Reply to Comment
      • Eric

        You should make the Difference between ISRAELIS and JEWS in General. And when Abbas or anybody else talks about this, he is always referring to Israeli Settlers, not Jews per se.

        Reply to Comment
    2. richard witty

      I agree with column on this.

      This makes the issue around grappling for expanded borders much less important in the negotiations.

      This is the elimination of an obstacle, not the construction of one.

      Reply to Comment
      • Richard Witty

        Also, for Netanyahu, this is the first phase of his walking away from likud, and his current coalition.

        Reply to Comment
        • Kolumn9

          He is probably working under the assumption that the Palestinians have already decided to reject the Kerry framework.

          The Palestinians have previously suggested a similar formulation, so their (and their allies’) explicit rejection appears to be more of a knee-jerk reaction to anything Bibi might propose than principled opposition. It would reinforce the analysis that the Palestinians have already decided to reject the Kerry framework and are interested in painting Bibi as unreasonable even if he proposes otherwise constructive ideas.

          Noam’s bias in opposing any agreement should be taken into account when reading his analysis of Bibi’s ideas.

          Reply to Comment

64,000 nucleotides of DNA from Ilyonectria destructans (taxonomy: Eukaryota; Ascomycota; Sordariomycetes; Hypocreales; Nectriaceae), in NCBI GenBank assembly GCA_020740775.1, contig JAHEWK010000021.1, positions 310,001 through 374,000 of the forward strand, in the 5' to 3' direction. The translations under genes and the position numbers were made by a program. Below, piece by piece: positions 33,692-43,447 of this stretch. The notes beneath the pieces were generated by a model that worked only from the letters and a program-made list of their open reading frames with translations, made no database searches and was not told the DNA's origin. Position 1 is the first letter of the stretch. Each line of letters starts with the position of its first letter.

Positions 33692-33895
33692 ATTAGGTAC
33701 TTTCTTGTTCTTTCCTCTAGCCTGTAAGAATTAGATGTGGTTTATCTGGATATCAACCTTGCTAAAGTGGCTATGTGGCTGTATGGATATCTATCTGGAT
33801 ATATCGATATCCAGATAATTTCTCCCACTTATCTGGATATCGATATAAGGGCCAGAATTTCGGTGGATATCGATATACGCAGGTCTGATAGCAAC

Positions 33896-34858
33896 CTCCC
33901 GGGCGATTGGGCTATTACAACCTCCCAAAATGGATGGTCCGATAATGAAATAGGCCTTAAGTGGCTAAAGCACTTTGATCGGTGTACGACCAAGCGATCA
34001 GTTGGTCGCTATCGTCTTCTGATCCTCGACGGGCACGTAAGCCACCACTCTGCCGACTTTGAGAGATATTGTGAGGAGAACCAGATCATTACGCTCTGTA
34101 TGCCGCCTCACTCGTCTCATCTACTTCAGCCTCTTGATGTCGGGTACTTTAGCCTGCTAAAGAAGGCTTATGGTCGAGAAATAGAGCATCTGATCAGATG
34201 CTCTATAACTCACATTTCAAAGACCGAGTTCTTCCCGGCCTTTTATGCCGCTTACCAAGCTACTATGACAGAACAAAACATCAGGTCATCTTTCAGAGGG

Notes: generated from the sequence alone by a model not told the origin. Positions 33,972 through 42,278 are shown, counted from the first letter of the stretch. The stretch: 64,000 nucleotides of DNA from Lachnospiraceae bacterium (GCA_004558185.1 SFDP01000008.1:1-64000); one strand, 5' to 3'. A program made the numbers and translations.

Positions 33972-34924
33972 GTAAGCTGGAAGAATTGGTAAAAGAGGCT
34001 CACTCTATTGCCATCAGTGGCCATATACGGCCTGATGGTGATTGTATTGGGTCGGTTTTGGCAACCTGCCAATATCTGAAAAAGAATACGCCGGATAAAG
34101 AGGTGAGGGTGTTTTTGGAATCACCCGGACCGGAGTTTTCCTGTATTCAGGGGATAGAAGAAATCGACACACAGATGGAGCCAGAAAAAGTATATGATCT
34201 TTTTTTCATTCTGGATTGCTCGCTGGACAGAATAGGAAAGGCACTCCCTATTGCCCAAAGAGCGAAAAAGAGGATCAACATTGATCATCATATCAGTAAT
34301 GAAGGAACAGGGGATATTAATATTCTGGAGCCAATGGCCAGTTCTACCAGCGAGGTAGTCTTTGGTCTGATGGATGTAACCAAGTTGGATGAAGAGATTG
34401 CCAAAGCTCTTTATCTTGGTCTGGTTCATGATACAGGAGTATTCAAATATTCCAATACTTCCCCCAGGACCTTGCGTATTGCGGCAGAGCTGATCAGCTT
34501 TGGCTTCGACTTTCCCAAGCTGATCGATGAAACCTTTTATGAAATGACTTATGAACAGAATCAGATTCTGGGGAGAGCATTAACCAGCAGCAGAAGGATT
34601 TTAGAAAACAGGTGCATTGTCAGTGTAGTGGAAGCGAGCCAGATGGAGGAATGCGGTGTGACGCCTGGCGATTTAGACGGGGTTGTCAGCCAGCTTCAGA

• brenda

          thanks, Richard. It’s a pleasure and a relief to run across someone else who is optimistic about the resolution of the I-P conflict during this round of talks. That is the way I’m reading the tea leaves also, though I would imagine with far less background than you have.

          Reply to Comment
    3. As Ben-Gurion stated once:
      “The acceptance of partition does not commit us to renounce Transjordan;one does not demand from anybody to give up his vision. We shall accept a state in the boundaries fixed today, but the boundaries of Zionist aspirations are the concern of the Jewish people and no external factor will be able to limit them.”
      High time “the Jewish people” make up their mind, do “they” want to be responsible for what is going to happen here?

      Reply to Comment
    4. Philos

      Don’t feed the hasbara trolls, guys. I know it’s tempting but don’t do it. BDS is working.

      Reply to Comment
    5. Tony Riley

      The elephant in 972’s room, is that most Israeli Arabs don’t want to be “Palestinians”. Can any of you smart folk explain that fact away?

      Reply to Comment
      • mike panzone

        not too hard to figure out really…israel is where their homes are.

        Reply to Comment
        • The Trespasser

          Apparently, too hard for same.